The anticipated surge in over-the-road diesel prices because of IMO 2020 has not occurred. But that doesn’t mean that there aren’t impacts in other parts of the oil supply chain because of the new rule that goes into effect Jan. 1.
In its wide-ranging monthly report that covers the entire sweep of supply, demand and markets, the International Energy Agency spelled out where the oil market clearly is reacting to the mandates of IMO 2020. The rule will require all marine transportation to burn fuel with a sulfur content no more than 0.5% worldwide. The current limit is 3.5%. Shipowners can get around it by using scrubbers that remove the sulfur from higher-sulfur blends.
There had been a surge in some physical diesel markets for a few weeks in October, measured as the price of physical grades of middle distillates (including diesel) relative to dated Brent, the world’s crude benchmark. But that has been reversed — and then some. For example, based on data provided by S&P Global Platts, the price of ultra-low-sulfur diesel (ULSD) in the third week of September was about $17.25/barrel more than the price of dated Brent. It’s now about $15.10. New York harbor ULSD was $19.55; now it’s $18.42. Even marine gasoil (MGO), a diesel product that is expected to get a surge in demand because of IMO 2020, was $52.37 more than dated Brent in late September on the U.S. Atlantic Coast. It’s now about $2 less than that.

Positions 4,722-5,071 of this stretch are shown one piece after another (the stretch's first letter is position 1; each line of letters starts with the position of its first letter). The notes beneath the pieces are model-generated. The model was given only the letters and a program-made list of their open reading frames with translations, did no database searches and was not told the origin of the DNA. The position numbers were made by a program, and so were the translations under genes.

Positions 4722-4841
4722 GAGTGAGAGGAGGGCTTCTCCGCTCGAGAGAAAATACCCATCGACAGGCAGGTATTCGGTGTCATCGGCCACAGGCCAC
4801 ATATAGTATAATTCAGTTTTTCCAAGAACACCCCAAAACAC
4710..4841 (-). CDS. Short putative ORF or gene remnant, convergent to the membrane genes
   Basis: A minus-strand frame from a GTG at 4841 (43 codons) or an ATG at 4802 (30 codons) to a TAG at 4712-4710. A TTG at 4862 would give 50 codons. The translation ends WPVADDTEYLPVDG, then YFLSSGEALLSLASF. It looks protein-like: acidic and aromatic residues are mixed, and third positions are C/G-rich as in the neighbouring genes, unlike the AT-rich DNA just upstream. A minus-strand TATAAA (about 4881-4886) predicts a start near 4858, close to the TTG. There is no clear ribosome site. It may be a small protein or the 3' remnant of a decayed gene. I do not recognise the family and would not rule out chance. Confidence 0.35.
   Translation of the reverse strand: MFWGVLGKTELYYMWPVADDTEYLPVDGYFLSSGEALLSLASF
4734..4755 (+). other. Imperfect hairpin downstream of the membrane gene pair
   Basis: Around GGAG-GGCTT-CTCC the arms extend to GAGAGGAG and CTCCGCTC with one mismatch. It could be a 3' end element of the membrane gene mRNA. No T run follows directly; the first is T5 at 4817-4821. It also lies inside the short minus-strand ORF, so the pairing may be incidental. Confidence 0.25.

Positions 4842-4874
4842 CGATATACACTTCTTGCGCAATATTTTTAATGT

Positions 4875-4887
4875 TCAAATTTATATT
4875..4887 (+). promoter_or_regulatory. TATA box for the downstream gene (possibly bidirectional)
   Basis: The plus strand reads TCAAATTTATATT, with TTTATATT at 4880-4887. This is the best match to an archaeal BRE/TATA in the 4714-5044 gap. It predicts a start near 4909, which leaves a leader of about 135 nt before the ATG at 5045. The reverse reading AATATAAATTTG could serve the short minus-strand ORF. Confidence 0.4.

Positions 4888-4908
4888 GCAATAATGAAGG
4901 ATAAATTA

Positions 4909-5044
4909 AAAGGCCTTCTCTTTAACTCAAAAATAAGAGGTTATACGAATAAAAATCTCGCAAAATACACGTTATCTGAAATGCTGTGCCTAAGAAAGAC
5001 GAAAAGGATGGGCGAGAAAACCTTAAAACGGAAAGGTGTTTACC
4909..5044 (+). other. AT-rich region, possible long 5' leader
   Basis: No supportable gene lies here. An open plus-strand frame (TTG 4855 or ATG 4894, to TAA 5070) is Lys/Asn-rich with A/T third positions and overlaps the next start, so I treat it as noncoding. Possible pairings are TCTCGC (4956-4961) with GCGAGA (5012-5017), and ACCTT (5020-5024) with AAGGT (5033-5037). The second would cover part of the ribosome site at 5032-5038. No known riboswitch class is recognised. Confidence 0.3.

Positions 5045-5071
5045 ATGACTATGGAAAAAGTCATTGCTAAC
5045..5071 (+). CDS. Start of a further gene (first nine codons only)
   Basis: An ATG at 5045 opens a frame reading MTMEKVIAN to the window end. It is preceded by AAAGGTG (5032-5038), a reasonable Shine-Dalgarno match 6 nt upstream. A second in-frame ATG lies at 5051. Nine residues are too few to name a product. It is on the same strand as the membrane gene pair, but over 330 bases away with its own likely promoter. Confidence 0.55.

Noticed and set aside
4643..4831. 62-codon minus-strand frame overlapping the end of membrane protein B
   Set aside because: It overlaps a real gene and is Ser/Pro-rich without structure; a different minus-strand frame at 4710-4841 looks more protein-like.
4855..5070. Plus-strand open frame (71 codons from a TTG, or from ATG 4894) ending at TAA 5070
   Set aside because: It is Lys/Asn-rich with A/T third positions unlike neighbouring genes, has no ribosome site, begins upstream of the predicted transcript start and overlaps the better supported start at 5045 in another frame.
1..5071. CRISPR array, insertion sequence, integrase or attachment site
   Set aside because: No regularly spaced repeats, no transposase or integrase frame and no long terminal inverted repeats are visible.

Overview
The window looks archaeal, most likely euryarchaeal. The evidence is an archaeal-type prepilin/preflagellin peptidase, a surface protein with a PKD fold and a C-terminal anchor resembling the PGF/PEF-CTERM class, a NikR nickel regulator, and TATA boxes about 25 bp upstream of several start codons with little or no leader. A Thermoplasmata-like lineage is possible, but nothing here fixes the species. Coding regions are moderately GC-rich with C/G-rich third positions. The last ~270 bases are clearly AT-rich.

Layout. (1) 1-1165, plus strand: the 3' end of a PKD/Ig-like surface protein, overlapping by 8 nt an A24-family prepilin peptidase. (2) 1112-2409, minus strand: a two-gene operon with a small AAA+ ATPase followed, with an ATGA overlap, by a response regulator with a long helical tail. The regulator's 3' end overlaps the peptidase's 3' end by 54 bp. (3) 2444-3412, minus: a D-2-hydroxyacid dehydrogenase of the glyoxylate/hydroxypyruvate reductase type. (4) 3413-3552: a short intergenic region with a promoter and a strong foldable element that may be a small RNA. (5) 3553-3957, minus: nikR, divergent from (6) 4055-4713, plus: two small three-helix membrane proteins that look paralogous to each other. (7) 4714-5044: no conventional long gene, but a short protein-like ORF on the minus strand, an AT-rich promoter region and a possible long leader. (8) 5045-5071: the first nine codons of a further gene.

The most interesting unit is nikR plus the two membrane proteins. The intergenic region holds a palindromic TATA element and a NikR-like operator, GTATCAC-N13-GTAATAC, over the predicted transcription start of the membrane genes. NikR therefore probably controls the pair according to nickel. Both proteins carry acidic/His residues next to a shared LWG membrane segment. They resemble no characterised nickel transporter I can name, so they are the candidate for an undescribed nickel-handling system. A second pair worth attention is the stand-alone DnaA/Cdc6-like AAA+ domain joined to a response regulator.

The most basic spread of all, that between the price of Brent on ICE and CME and the price of ULSD, peaked at about $22.55/barrel in mid-October. It’s now down to about $18.30/barrel.
But the IEA sees movement beyond this. The agency, made up of nations that are considered consuming countries with Western-style economies, sees the transition so far going smoothly as measured by getting ready to supply compliant fuel to shipowners. It notes that coming out of a heavy maintenance season this fall that cut a significant amount of refining activity, the return to action of a lot of capacity “sets the stage for a hopefully smooth implementation in January of the … regulations,” the monthly report said. “Ports, shipowners and refiners have stepped up their preparations. Major bunker hubs such as Fujairah, Rotterdam and Singapore are reported to have large volumes of compliant fuel available.”
The report also notes that high-sulfur fuel oil (HSFO) prices have plunged relative to the rest of the barrel. HSFO is the current fuel of choice for ships, but it will be noncompliant under IMO 2020. The spread between HSFO and LSFO is “nose-diving,” according to the IEA, blowing out to a $30/barrel level in Rotterdam, the widest in more than 10 years. About a year ago, it was $3.
So what does all this mean for where the market stands just six weeks or so until IMO 2020 is the law of the world? Where is the reaction in the diesel market?
The adequate supplies that the IEA refers to of compliant fuels could not have been produced without some input from diesel. There is an intermediate product called vacuum gasoil (VGO) that is going to be one of the key blendstocks to produce compliant VLSFO. That, combined with greater consumption of MGO, was always seen as the likely way to transition into a new 0.5% market from the current 3.5% standard.